Nov 11, 2005

Day 8 : City sights

The weather gods finally caught up with me. It was a very cold, grey and miserable looking morning. It was raining, the same light, drizzle that seemed non-stop. Why wouldnt it just pour down heavily like in India and be done with it?

HMS Britannia, since it was much closer to the hotel was the first stop. I went around, dutifully admiring the various rooms where royalty wined, dined and honeymooned. Only surprise was how small the rooms actually were, the Queen’s bedroom for example. The sun lounge was nice.

Since the plan was to stay only one day in Edinburgh, SR suggested an open top bus, AS had always wanted to ride in one, so we hopped in. It turned out to be a very good idea. We could choose from one of the five different routes. The live guide mentioned a lot of interesting tidbits about the local life and history that I would have missed otherwise. The architecture was amazing. How could they have possibly preserved the buildings for so long so well, I kept wondering. “Obviously they have ordinances that doesnt allow people to rebuild stuff. But how long must they have had it for,’ I exclaimed. The buildings in the old town were at the least 300 years old, but still standing. They do love their old buildings! In India it is predominantly the places of worship that are preserved and the rest are demolished ruthlessly.

After hopping on and off in a couple of routes covering much of the new town, [Does every town have a regents street?] which was ofcourse two hundred years old, SR declared he was hungry. SS seconded, (AS never gets hungry). So we headed towards a mall and got some noodles. Throughout UK, I felt it was quite vegetarian friendly, Scotland malls didn't seem so much so, but I did manage to get something. I sat there absorbing the sights and the sounds. The mall wasnt as clean as one would have expected. The accent was harder to grasp, but it struck me once again how people everywhere are essentially the same - tha family with the young children, the two old ladies probably friends since high school, the working men and women munching down a quick lunch -same fears, same hopes.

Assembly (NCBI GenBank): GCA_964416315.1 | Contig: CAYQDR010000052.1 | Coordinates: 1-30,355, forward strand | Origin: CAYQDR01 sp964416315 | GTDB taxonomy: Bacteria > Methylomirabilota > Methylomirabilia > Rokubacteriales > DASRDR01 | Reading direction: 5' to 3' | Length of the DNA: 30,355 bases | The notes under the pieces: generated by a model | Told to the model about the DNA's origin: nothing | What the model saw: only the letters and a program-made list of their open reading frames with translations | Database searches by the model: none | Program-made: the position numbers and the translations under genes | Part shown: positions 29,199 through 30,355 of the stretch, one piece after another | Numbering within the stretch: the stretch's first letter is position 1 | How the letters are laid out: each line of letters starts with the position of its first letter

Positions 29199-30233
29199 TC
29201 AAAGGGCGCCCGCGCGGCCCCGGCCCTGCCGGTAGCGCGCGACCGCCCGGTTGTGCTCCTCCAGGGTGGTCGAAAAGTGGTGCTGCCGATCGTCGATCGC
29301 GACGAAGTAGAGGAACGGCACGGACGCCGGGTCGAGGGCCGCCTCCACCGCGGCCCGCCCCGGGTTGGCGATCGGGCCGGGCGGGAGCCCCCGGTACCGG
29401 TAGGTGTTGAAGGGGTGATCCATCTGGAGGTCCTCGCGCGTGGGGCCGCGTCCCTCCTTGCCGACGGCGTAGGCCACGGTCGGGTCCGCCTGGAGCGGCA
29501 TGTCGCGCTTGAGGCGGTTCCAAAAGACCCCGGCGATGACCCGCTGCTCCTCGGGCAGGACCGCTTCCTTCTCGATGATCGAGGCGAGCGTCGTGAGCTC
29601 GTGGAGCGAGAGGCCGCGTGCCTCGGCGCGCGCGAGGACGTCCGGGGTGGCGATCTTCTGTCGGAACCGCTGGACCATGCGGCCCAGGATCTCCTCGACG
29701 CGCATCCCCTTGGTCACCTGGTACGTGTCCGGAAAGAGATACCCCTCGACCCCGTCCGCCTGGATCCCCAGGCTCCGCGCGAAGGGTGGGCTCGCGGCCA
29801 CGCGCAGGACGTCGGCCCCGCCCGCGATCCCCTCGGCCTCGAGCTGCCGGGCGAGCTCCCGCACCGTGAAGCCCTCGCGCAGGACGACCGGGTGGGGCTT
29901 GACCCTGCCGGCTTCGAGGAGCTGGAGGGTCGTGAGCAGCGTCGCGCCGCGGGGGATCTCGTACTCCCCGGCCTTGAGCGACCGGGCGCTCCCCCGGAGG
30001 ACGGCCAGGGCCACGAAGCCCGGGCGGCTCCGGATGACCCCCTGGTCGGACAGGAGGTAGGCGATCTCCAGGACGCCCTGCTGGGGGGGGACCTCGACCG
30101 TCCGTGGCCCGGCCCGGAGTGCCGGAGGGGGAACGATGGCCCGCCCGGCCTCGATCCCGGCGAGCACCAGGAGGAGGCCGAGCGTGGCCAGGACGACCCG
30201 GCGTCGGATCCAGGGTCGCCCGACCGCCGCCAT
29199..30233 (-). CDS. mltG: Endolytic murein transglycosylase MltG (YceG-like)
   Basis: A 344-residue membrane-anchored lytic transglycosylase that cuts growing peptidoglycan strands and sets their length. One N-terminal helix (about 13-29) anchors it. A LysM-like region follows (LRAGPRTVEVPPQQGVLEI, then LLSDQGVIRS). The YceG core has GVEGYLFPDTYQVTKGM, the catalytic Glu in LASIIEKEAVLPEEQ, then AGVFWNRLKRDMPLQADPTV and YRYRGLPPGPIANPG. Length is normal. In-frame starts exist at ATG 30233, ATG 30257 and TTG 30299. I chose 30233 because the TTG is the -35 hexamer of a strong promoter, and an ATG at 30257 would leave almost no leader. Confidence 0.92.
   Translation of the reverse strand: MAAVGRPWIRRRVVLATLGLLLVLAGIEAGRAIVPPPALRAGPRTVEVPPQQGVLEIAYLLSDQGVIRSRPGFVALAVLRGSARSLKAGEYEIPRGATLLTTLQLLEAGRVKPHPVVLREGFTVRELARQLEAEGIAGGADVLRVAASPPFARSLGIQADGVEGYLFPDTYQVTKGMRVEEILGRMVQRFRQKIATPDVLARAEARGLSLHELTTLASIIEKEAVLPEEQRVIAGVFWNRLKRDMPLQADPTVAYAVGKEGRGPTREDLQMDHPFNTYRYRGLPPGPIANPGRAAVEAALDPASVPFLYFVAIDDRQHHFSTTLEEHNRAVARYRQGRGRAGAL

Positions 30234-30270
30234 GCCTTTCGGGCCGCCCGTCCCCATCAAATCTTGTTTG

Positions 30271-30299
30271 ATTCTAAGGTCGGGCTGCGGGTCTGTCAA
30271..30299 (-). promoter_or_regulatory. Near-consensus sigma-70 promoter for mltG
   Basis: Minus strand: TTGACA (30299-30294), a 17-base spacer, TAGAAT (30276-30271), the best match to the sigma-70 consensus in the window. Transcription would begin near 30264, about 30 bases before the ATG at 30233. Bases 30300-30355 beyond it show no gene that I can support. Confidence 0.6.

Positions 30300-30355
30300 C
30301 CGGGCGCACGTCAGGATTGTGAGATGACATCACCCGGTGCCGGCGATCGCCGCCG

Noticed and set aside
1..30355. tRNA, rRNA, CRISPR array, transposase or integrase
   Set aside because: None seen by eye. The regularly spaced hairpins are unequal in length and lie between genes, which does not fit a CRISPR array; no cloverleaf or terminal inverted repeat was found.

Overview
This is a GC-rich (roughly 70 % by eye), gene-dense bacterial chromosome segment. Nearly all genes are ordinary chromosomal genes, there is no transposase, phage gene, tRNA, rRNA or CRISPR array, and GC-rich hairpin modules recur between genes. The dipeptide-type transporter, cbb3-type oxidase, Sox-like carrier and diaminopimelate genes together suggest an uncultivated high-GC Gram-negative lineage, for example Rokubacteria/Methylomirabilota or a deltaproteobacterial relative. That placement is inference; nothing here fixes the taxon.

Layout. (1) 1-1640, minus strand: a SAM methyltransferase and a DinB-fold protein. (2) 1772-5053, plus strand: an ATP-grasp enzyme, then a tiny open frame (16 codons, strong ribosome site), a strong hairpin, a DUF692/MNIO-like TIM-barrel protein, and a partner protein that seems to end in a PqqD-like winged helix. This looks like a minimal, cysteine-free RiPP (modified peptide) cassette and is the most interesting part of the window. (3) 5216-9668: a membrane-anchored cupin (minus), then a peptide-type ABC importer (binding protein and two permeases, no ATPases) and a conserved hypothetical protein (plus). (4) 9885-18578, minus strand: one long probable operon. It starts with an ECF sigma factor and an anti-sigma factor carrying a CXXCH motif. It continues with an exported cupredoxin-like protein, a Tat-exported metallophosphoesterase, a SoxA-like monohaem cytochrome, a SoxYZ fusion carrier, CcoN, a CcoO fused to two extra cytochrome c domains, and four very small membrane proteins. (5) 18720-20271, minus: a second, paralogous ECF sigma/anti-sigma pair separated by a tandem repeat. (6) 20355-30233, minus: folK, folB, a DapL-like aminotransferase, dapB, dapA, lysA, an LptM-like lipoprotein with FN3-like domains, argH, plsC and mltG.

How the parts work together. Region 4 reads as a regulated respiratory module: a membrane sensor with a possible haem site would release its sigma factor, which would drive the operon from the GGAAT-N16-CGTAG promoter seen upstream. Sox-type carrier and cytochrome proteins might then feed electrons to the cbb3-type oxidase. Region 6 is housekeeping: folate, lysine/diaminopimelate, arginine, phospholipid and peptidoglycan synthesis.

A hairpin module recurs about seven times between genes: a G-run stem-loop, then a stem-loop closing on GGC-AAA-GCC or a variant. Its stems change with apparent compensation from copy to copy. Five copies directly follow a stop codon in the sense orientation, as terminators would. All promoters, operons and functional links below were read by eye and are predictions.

The rain had stopped. So I headed towards the royal mile and the Edinburgh castle. There was a splendid view from the top, I clicked a few pictures. Every stone seemed to reflect history, of course more space was given to Mary, Queen of scots. The castle seemed bloodied to me - figuratively speaking. The walls seemed to echo unfullfilled wishes, sadness and failure.

I noticed with surprise someone arranging chairs in a hall - apparently its given out for weddings and such.

Scots played an important role in the Mysore wars. It was fascinating to see Hyder Ali’s sword and a bunch of memorabilia from that time. Col. Baird’s sword - the one his soldiers gave him, to show their displeasure of the inadequate official reward - was beautiful. I saw quite a few regimental museums through out my trip. We hardly have that in India, though some of the regiments have more than a couple of centuries worth of history.

Walked the royal mile stopping in some tartan shops. It was almost time for the last trip and I noticed with dismay we were the only folks in queue. I wondered if they’d cancel the trip, but they didn't, and the guide patiently answered all my questions. We covered a lot of the old town. Saw the stunning and modern parliament.

She talked of a Sikh family’s huge house and the Diwali celebrations there every year. She talked of Harry potter and the school where James Bond studied [”Sean Connery went to this school?” I exclaimed. She gave me a disapporving glance - “Bond, not Connery”]. I asked her about the architecture differences between the new town and old town and she pointed to me the windows, the pillars etc. We crossed the many bridges crisscrossing the city, watched the lights come on, shivered a bit in the cold wind and finally the bus came to a halt.
Later, walked a bit on the streets looking at various statues. Pitt was from here? Christmas shopping had started here too, commuters were rushing home, the wind was cold. My chapped lips looked quite bad, red and peeling all over, I was looking like a female vanara from Ramayana.

I vaguley tried to calculate what day it was.

Got into a regular bus and got back to the hotel. Met CL later and sat up talking to him late into the night. I told him excitedly I did eat the gingerbread. He is so widely traveled, including India and Tibet. It was fun to exchange notes.

I crept up to the room almost near midnight. I am going to have to skip the plan to travel north. SR had mentioned we wouldnt have enough time to get back, otherwise. I sighed looking at the mall from the window.

November 11, 2005